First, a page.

The 12 songs on The North Star can be broken into two categories: songs lamenting war, slavery, and exile, and songs that act as a call for action. Among the laments of war is "Sanctuary," a collaborative song written between David, Philip, and rapper Propaganda. The song begins mournfully, evoking images of refugees escaping Turkey across the Aegean Sea to Greece, and turns into a plea for shelter with fast-driving rhythms and a soul-searching rap from Propaganda on the bridge.
Despite these desires to inspire a change in what we spend our time on--or perhaps in lieu of them--Remedy Drive doesn't claim to have a monopoly on righteousness. "Warlike," the album's heaviest rock track, finds David singing "the war criminal is myself" while searching out why exactly our culture has become so warlike. The song, which was another lyrical collaboration between David and Philip, explores the explores the polarizing politics of the day without being overtly political and features bluesy gang vocals and an instantly classic guitar riff.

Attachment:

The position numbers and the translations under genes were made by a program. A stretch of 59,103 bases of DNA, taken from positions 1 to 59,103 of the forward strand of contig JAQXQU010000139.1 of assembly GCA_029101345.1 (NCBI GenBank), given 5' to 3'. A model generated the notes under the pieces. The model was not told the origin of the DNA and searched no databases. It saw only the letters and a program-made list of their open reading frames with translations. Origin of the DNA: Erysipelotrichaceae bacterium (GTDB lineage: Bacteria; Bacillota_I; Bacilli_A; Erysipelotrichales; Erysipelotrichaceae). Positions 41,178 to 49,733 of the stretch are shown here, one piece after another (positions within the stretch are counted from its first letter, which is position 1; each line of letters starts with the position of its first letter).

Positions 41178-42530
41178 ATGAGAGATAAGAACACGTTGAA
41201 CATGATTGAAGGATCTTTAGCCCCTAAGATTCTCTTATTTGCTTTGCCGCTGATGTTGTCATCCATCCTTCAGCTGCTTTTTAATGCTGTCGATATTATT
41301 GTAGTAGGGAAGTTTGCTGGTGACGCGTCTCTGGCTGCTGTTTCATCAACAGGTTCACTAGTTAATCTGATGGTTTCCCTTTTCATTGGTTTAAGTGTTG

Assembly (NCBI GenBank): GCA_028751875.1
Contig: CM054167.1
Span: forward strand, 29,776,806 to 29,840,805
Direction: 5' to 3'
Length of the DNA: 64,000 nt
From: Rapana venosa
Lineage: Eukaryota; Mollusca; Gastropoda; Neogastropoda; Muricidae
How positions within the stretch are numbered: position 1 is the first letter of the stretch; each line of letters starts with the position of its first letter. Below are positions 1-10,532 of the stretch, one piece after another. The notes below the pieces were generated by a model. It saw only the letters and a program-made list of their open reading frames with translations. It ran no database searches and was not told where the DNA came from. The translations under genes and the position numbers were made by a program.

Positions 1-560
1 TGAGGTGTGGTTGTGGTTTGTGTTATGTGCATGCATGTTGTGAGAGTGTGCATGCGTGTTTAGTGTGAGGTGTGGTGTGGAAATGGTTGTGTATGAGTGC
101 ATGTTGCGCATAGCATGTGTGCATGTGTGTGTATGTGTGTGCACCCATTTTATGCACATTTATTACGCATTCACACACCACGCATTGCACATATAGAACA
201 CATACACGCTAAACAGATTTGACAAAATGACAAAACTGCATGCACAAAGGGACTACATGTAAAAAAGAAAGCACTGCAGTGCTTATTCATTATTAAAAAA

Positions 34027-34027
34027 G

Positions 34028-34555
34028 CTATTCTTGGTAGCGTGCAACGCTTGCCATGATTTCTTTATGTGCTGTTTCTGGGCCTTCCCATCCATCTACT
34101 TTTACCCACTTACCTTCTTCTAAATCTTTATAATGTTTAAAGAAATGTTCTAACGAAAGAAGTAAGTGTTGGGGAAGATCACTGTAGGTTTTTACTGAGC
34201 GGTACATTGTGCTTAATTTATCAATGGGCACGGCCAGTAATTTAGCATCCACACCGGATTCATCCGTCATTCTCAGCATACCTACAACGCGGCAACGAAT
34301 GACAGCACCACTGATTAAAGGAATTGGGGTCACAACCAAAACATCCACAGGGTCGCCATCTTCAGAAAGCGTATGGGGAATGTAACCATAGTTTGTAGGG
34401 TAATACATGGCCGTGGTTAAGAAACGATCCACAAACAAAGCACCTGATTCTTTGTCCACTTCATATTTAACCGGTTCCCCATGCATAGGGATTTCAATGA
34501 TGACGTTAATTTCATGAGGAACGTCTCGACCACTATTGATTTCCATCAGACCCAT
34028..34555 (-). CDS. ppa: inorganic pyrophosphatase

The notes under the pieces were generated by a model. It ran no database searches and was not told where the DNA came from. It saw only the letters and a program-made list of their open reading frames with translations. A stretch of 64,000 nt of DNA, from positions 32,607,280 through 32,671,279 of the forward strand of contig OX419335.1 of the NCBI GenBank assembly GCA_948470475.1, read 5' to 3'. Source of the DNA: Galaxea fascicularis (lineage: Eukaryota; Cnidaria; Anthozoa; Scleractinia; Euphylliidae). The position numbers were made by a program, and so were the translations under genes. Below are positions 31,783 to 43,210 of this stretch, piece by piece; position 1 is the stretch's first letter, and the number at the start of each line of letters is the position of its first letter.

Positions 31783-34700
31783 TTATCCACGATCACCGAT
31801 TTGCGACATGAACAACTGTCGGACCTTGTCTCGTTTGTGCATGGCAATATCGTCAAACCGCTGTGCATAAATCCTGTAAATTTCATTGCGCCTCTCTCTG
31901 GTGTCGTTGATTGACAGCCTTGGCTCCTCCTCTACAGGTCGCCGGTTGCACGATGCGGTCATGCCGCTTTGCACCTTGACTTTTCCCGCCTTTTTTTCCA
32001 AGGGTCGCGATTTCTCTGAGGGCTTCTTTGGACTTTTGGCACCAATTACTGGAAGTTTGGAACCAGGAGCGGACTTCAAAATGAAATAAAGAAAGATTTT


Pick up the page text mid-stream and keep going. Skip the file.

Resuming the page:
Finally, "Sunlight on Her Face" is a self-proclaimed "love song to a prostitute" where Remedy Drive juxtaposes imagery of Mary Magdalene with the reality of life as a sex slave. The song is at once universal and divinely personal: it evokes the image of one girl in captivity while encompassing the suffering of all women trapped in the humiliation and inhumanity of sexual slavery--whether in Brazil, Uganda, Cameroon, or Tennessee. The reprise of "Sunlight on Her Face" is fitting, as this, finally, is the takeaway of Remedy Drive's most original and searching album to date: Where are you? Are you helping the refugees, the exiles, the slaves? Where do you fit into this abolitionist's anthem, these songs of freedom fighters in their joy and in their hopelessness? Have you joined the fight?